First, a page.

Diary of a Medtner Piano Quintet

Day 1. First reading. Apparently the charming, devastatingly handsome pianist of the group (a certain Jeremy M. Denk, Esq.) is a wee grumpy. There is some disagreement about tempo, with the group dividing more or less strings vs. piano (how unusual!), which devolves further and further into animosity. When asked his opinion of a passage just played, Mr. Denk opines: “unbearably tedious.” Mr. Isserlis thinks this is “not exactly encouraging.”

Day 2. On to the third movement. Mr. Denk is all sweetness and light, but no one seems to believe in his smiles, suspecting irony. (Perhaps correct?) Three hours into the rehearsal, we seem still to be in the development section, though it is hard to tell. Fugatos are waddling everywhere like stilted Russian chickens, in horrendous keys like G# minor with gobs of double sharps.  We dash madly for the coda, seeking fulfillment and completion. Each tempo marking seems to be paradoxical in a different way, and we perversely enjoy explaining to ourselves things such as “sempre piu a tempo”!

For the first time, the name Celine Dion is invoked to explain the ecstatic arrival point of the first movement.

Day 3. It is theorized that Mr. Denk was “jetlagged” on Day 1, in an attempt to explain his ongoing delightful demeanor. (Mr. Isserlis makes a scoffing comparison: “I guess Hitler was jetlagged.”) It is a veritable virtuoso exercise in charm, despite a return to the controversial first movement and its tempo marking of 46 to the half note, which drives the pianist half out of his mind. (The pianist begins to suspect he may be in the clutches of madmen:  these people not only want to play the Medtner Quintet, but they want it to last as long as possible.)  The Celine Dion moment is mounted at a kind of Messiaen-on-quaaludes pace, and finally the string players believe they have reached too sluggish a world; the pianist feels vindicated, and is allowed to broach a more flowing tempo. He oozes ahead, emotes.

Composers: don’t write hymns or chorales any more! Please! After the rehearsal, the second violinist, a certain Mr. Francis, and Mr. Denk are so inspired and feel so deeply, emotionally committed to the score that they begin to invent words for the hymn theme of the last movement.

medtnerhymn.jpgCornish ale helps to inspire certain turns of phrase. These words cannot be printed here, for copyright reasons. I can only say that the recurring, tonic-centered phraseology suggested certain recurring, urgent sensual implorings.

Day 4. We attempt to take in the whole work. The last movement needs to be addressed yet again, and its manifold themes gathered within the sausage casing (if you will) of a pulse, an architectural prophylactic.

Again, Mr. Francis and Mr. Denk are magnificently inspired after the rehearsal; they feel the need to fulfill this inspiration by finding expressive anagrams for the name Nicolai Medtner. Various combinations “[blank] enema” fail miserably, and this tragic impossibility is confirmed by computer. The computer however comes up with:

Amelodic Intern

Indelicate Norm

Medicinal Tenor

All of this is part of the extremely serious rehearsal procedure here at IMS Prussia Cove. (“Jeremy Denk” is also tried, and becomes Jerk My Need.)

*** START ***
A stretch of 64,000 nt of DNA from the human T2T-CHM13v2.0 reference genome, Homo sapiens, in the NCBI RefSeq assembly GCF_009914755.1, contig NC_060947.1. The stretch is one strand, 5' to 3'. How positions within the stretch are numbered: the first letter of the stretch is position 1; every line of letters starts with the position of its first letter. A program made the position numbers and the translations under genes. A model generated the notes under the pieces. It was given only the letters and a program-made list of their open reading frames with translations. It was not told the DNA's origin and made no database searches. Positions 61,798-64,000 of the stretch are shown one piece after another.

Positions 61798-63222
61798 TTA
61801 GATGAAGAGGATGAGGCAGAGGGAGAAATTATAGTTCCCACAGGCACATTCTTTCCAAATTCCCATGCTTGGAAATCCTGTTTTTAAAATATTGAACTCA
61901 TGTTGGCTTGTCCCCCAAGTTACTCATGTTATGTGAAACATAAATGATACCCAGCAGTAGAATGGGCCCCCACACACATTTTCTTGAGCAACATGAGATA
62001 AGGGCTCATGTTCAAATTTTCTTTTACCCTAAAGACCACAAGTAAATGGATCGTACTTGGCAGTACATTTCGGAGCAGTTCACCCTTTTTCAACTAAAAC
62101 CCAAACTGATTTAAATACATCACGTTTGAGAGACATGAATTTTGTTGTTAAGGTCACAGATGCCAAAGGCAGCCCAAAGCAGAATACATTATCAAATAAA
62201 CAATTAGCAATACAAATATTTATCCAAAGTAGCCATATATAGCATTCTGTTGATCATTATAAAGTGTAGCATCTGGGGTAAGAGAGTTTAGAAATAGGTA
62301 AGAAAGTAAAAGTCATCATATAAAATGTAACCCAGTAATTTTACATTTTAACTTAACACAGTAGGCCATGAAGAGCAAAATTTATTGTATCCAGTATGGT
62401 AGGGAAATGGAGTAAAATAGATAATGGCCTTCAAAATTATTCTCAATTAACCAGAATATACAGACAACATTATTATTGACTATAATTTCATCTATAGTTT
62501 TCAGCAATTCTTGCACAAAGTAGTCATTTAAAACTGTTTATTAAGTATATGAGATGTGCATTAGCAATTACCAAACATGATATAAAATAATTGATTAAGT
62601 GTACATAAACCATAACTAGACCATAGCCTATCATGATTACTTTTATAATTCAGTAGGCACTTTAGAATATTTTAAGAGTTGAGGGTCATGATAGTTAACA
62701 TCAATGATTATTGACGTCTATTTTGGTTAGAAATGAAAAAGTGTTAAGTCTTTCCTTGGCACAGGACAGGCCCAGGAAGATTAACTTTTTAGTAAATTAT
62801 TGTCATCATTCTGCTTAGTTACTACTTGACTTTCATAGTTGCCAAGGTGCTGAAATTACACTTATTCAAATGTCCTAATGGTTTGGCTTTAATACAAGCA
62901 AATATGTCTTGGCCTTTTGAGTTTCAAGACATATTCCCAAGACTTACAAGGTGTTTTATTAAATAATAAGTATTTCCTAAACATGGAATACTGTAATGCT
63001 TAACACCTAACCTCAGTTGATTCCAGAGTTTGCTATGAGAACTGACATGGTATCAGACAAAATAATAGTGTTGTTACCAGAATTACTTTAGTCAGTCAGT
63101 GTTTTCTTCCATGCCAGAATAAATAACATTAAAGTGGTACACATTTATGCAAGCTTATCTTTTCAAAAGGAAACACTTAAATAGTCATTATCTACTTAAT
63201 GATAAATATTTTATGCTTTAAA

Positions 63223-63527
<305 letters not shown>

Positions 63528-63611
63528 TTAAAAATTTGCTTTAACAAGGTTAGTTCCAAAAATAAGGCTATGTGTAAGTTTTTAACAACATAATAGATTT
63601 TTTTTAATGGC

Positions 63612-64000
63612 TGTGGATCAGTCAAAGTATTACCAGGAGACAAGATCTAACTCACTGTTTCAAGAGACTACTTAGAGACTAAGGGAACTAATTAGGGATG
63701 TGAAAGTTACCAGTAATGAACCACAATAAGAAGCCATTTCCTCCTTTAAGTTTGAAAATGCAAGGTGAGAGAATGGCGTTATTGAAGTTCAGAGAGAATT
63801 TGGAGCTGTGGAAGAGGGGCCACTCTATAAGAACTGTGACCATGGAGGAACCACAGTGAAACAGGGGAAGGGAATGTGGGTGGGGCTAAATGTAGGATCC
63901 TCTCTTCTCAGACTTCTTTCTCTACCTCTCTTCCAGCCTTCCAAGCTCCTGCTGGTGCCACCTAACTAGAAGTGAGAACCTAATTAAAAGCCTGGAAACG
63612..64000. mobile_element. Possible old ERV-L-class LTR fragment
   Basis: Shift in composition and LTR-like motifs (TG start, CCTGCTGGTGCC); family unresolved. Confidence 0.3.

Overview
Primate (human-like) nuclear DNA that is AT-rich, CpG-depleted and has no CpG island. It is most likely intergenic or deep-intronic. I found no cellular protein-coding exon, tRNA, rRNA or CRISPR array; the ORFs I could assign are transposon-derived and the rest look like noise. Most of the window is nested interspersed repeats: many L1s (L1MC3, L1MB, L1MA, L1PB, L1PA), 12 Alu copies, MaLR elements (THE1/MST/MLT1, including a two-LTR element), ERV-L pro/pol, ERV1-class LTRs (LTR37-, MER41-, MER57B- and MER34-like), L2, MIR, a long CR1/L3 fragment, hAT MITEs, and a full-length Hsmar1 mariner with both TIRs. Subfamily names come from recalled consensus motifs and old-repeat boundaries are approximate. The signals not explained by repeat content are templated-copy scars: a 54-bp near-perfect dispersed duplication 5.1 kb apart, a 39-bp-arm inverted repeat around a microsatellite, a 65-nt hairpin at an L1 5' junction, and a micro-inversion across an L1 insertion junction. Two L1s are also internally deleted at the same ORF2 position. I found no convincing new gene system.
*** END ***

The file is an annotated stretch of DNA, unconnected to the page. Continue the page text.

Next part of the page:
We play through the last movement entirely without stopping. The work is therefore scheduled for performance (kidding!).  Stay tuned, there will be updates here at Think Denk!!! If you are anywhere in the Western Hemisphere, I think you should try your darndest to come to tonight’s performance in Camborne, Cornwall, England.  The program:

Golijov:  Clarinet Quintet (Dreams and Prayers of Isaac the Blind)

Schubert:  Winterreise, Part 2 (arr. for tenor and string quartet?!?)

Medtner:  Piano Quintet

This program will likely never be heard again, and survivors will be given cream tea, warm blankets, and a consolatory hug.  There is, by the way, a pub right next door to the venue; I’m just saying.

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  1. Posted September 16, 2007 at 1:35 am | Permalink

    Who programs Medtner these days? Why?
    Wikipedia (if it is to be believed) says the Quintet was his final work (1949) and a major summing up of his creative life.

    That’s sad. Very sad.

    But the English do go in for this sort of thing. Maybe it’s the ale.

    Can’t wait to hear how it turns out. The warm blankets and consolatory hug, I mean.


  2. Posted September 16, 2007 at 11:02 am | Permalink

    Wish I could have been there, it sounds unnerving and delicious…could you and Mr. Francis please post an audio file of the two of you singing your hymn?

  3. Steven Isserlis
    Posted September 16, 2007 at 2:57 pm | Permalink


    I would like – at the risk of offending Mr Denk, whose initial wrath made the stormy seas outside the window of our rehearsal room seem tame by comparison – to point out that there IS another side to this view of the Medtner Quintet. There are those of us who truly love it: yes, it is on a huge scale, and yes, its spirit is at times naive; but it is also full of glorious melodies (especially touching, perhaps, for those of us who love the music of the Russian Orthodox Church) and it is completely, touchingly and fervently sincere. The form may be experimental, but it works on its own terms. It’s not a piece for cynics – but is that a criticism?